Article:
Ronny Deila was just nine years old when Aberdeen were crowned Scottish champions for the third and final time under Alex Ferguson back in 1985.
It was the last time the title was won by a club other than Celtic or Rangers, a sequence Deila intends to extend by guiding the Parkhead side to a fifth consecutive triumph this season.
If you don’t set high goals, you will never win the league. You have to say that you want to do itRonny Deila
Aberdeen’s chances of seriously threatening that prospect have faltered this week as Derek McInnes’ men dropped four points in successive home games against Inverness and Partick Thistle, missing the chance to snatch top spot in the Premiership going into 2016.
Deila’s priority is to address the uncertain form of his own players who have dropped seven points in their last five league fixtures.
But he remains as surprised as he was last season at the unwillingness of the Aberdeen camp to publicly proclaim any ambition to win the title.
Deila, who forged his reputation by making good on bullish declarations he could lead unfashionable Stromsgodset to the Norwegian title in his homeland, believes it may be a significant factor in Aberdeen’s long struggle to live up to the remarkable standards set by Ferguson.
“I think it’s important [to say you want to win it],” said Deila. “We are all here to win something.
“Everybody remembers Alex Ferguson at Aberdeen. Why? Because he won. A lot of other managers have been at Aberdeen since but I almost can’t name one of them. But I remember Sir Alex because of what he won at Aberdeen. That was a big, big thing.
“Why is it so silly to say you will win it? If you say you will win it and don’t do it, so what? There is only one who can do it – there will be another nine or ten losers, not just you.
“But if you don’t say it and think it how are you going to do it? You have to believe. As an individual athlete you have to always say that you want to be the best. Maybe you won’t get there the first year but it’s why you are doing it. That’s the same in football.
“Every club I coach, I want to win trophies. I said that every year at Stromsgodset, even when I knew we were not going to win it.
“But if you don’t set high goals, you will never win the league. You have to say that you want to do it.
“We said it three years in a row at Stromsgodset but didn’t do it until the last time. Everything is possible if you work in the right way. That’s why you are in football. Is it fun to go around saying you want to finish fourth? Who remembers that?
“It is about winning things. We did that at Stromsgodset. We won the Norwegian Cup first, then were runners-up in the league. Always we took a new step and in the end we won the league, which was a great achievement. But Stromsgodset is not even close to being as big a club as Aberdeen. Hearts are a very big club as well, in a big city. So I can’t see that it should be so unbelievably different here.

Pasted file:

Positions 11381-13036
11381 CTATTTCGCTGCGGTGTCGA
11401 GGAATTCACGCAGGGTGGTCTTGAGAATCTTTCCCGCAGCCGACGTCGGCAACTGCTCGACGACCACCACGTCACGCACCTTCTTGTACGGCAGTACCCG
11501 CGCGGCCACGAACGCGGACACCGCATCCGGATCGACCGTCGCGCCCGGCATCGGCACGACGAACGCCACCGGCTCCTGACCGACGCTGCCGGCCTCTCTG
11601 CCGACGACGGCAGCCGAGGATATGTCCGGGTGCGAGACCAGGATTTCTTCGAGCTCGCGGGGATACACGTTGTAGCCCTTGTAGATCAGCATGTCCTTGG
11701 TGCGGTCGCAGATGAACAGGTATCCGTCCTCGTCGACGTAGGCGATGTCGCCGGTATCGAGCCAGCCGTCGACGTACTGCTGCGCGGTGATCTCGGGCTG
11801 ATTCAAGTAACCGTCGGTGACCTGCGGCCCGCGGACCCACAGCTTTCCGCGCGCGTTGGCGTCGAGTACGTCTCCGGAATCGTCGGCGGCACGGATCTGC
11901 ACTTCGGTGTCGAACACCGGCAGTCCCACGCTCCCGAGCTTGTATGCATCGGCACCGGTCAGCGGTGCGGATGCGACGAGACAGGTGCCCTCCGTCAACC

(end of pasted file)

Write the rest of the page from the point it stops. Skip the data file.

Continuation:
“Aberdeen is a very, very big club. It is just behind Celtic and Rangers in Scotland. They are not smaller than the big clubs in Norway. They can have 20,000 people watching them – that’s a big, big club. So I can’t see why they shouldn’t go for trophies. The title, everything – cups as well. Of course. History has shown they can do it. They have done it before.
“Celtic is Celtic, it’s about our history and we have unbelievable supporters. It’s a massive club. But, having said that, Aberdeen are much bigger than a lot of the other clubs as well. They have stability. They have consistency and they have added good players. So they should grow as we should do here at Celtic and everyone else as well.”
At one stage last January, Celtic trailed Aberdeen by four points in the Premiership but found a rich vein of form following their return from a winter training break in Gran Canaria. They have opted to stay at home this year but Deila is hopeful of a similar transformation in their league results, starting at home to Partick Thistle tomorrow.
“We don’t have any European games in the second half of the season this time, so that was a factor,” he said.
“We talked about it and decided we’d prefer to stay here and just play the games. The weather hasn’t been too bad so far, so it’s been fine. We also have more control of our squad now and can rest more than we could last year, so it’s a good decision.
“We were very good over the period from January last season. Going to Spain was good for us then, because after we came back we went to a new level. We brought in some good players and became even better as a team.
“We looked very solid in the last part of the season and that’s something we want to do again now. We had both the ability and the mentality but the squad had been together for six months and the team became settled. We also had a very good defence which was hard to break down. I think we hardly conceded five goals throughout the whole of spring. It was very good. Offensively we started to click better too and that made the big difference.”